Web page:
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  1. Education

Florida school grades would change little if education commissioner Stewart gets her way

Late in the fall, superintendents announced their lack of confidence in the state education model and called on Gov. Rick Scott to “pause” school grading until the state has two years worth of results. [DIRK SHADD | Times] 

Fears that school grades would tank under Florida's new tests eased on Wednesday as Education Commissioner Pam Stewart issued a simulation showing that the distribution of A through F marks would remain largely unchanged from 2014 to 2015.

However, the news did little to dissuade advocates of fewer state tests and a slower transition to the new model.

"Had this happened several years ago, it would have significantly diffused the pressure for a fundamental overhaul of Florida's system," said Bob Schaeffer of Lee County, public education director for Fair Test, a national group against high-stakes testing.

But calls for change are less likely to dissipate now, Schaeffer suggested, given all that has happened lately — including repeated problems with state computer testing and rising pressure for reform from parents and educators.

"We aren't going to test and punish kids out of poverty, and this is just more of the same garbage we have had for 15 years," said Rosemarie Jensen, a Broward County teacher and activist who favors opting out of tests.

"The fact that school grades didn't change — big deal."

The movement has included heavy pressure from the state's district superintendents to cancel school grades for 2014-15, in large part because one year of results from a new test, using new standards, makes it impossible for the state to show learning gains.

Stewart acknowledged the many changes, and noted that the state had put off several — though not all — of the consequences attached to the first-year results. At the same time, she and other proponents of data-driven accountability resisted pressure to put the system in abeyance.

"The reality of it is, performance was fairly consistent with what it was in the past," said Sen. John Legg, chairman of the Senate Education Committee. "The superintendents calling Chicken Little have, in my view, lost credibility."

Late in the fall, superintendents announced their lack of confidence in the state education model and called on Gov. Rick Scott to "pause" school grading until the state has two years worth of results. They have continued to cast doubt on using the outcomes from the spring, when students across the state grappled with repeated glitches in the online computer systems.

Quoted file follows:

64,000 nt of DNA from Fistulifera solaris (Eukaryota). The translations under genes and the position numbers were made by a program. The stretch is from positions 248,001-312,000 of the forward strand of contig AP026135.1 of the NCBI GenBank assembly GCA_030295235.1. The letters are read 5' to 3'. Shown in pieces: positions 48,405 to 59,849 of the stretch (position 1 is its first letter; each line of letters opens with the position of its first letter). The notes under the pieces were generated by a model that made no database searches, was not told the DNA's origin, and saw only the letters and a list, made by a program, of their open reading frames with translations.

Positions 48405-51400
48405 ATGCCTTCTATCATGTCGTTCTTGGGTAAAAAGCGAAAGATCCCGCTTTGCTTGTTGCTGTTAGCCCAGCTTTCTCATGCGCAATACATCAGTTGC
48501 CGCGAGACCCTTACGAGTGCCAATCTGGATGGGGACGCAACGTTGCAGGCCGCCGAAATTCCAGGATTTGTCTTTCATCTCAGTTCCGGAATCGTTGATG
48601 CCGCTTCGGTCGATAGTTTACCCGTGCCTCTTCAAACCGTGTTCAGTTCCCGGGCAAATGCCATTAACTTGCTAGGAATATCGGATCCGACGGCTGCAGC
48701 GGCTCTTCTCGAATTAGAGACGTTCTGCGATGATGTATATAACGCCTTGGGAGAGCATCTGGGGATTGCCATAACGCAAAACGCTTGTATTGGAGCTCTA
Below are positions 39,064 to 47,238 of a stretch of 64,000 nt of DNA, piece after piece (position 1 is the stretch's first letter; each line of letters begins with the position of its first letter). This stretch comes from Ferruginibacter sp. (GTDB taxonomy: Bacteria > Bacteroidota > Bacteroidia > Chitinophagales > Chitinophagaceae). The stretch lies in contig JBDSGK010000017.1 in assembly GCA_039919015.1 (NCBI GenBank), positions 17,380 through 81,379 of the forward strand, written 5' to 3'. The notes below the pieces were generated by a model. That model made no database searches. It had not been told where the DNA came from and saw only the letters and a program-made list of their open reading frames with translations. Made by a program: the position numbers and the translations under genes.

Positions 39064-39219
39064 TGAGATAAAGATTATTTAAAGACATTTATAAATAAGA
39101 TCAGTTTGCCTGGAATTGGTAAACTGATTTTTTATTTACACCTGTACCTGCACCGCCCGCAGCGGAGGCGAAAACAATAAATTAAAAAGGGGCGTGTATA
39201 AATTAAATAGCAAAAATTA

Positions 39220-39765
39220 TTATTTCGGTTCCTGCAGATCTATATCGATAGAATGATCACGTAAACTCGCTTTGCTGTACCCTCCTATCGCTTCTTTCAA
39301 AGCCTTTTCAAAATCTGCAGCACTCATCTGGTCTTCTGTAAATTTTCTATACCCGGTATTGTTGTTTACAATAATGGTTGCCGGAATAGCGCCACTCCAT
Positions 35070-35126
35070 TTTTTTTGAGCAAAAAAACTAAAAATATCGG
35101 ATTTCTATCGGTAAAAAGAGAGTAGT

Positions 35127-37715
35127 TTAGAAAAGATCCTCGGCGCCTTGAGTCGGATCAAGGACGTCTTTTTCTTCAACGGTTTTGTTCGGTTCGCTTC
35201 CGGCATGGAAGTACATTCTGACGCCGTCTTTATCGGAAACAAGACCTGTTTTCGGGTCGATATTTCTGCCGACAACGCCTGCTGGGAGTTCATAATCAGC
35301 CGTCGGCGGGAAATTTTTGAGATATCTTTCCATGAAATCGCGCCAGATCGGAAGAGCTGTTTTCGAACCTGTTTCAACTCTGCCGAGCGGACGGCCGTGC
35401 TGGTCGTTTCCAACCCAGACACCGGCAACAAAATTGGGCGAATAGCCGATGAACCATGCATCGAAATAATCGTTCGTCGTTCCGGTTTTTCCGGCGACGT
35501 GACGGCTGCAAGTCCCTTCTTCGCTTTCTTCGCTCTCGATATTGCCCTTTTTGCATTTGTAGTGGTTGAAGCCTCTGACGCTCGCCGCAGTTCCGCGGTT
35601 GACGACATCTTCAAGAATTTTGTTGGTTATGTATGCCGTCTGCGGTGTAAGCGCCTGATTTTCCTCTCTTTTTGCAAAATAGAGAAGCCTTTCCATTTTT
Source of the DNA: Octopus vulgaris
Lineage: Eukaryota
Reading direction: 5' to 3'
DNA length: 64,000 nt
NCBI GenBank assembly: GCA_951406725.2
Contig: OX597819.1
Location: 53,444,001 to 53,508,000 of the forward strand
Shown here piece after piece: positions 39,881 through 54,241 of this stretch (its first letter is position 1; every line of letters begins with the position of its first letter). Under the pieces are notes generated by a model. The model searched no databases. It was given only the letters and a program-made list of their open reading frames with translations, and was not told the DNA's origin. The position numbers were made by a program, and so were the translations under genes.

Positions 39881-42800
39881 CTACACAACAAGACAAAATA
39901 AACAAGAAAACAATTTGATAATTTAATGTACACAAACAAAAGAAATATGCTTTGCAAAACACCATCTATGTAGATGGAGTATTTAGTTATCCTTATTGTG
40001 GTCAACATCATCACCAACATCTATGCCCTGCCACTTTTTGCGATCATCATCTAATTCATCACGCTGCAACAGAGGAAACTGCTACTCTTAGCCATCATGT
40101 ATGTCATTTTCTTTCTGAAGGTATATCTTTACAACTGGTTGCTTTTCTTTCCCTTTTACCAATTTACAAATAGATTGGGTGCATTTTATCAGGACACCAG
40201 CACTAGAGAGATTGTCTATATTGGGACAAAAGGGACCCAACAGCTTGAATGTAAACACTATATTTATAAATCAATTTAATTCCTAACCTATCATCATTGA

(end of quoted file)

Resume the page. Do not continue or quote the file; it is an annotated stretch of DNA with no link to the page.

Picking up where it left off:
Hillsborough superintendent Jeff Eakins remained concerned that "the system is not set up properly to show the success of our students," spokeswoman Tanya Arja said. "Without using gains, you won't see a level playing field."

Superintendents and others have backed Stewart's proposals for where to set new passing scores, often called "cut scores" — an issue that comes before the State Board of Education on Jan. 6. They aim to persuade State Board members, who have debated whether the commissioner's recommendations are demanding enough.

Vice chairman John Padget has led the charge for higher passing scores on each test, arguing the state should not mislead students into thinking they're performing better than they are.

"My position on cut scores is that the commissioner's recommendation sets the bar too low, in fact lower than Georgia's," Padget said via email.

Joining several business interests and former Gov. Jeb Bush's education foundation, Padget has pushed to have the passing scores align with "proficiency" ratings from the National Assessment of Educational Progress, or NAEP.

Such a change would lead to more F's and fewer A's.

Newly appointed board member Tom Grady, by contrast, has taken up Stewart's argument that such a connection between the two tests would be confusing and contrary to state law.

Others hedged their bets, saying they would review all materials leading to the final vote.

Stewart released her grading simulation to add to the mix, which also included more than 1,000 public comments. One activist wasn't fond of either approach.

"While the commissioner's model might be seen as more reasonable than was anticipated by many, my objection is to the assigning of school grades at all, which drives the test-and-punish culture that is destroying our schools," said Sandy Stenoff, a Seminole County parent and opt-out advocate.

Stewart has asked superintendents for final input as the decision nears.

Arja said Hillsborough school officials will review the simulation and send an analysis, with the hope that the state will take the feedback into consideration. The simulation would see Hillsborough having more than double the number of F schools, while its A-rated school count would drop from a year earlier.

Meanwhile, Pasco schools spokeswoman Linda Cobbe added, her district's view remains that 2015 test scores shouldn't be used for school grades at all. Pasco would see a rise in A schools and a dip in F's.

"There's no true baseline data," Cobbe said. "We're not going to celebrate A's, and we're not going to mourn F's."

Once the State Board votes next month, its word is likely to be final.

"This is a State Board of Education issue," said Legg, who backed Stewart's approach to passing scores. "I don't see the Legislature engaging in this."

Contact Jeffrey S. Solochek at jsolochek@tampabay.com or (813) 909-4614. Follow @JeffSolochek.

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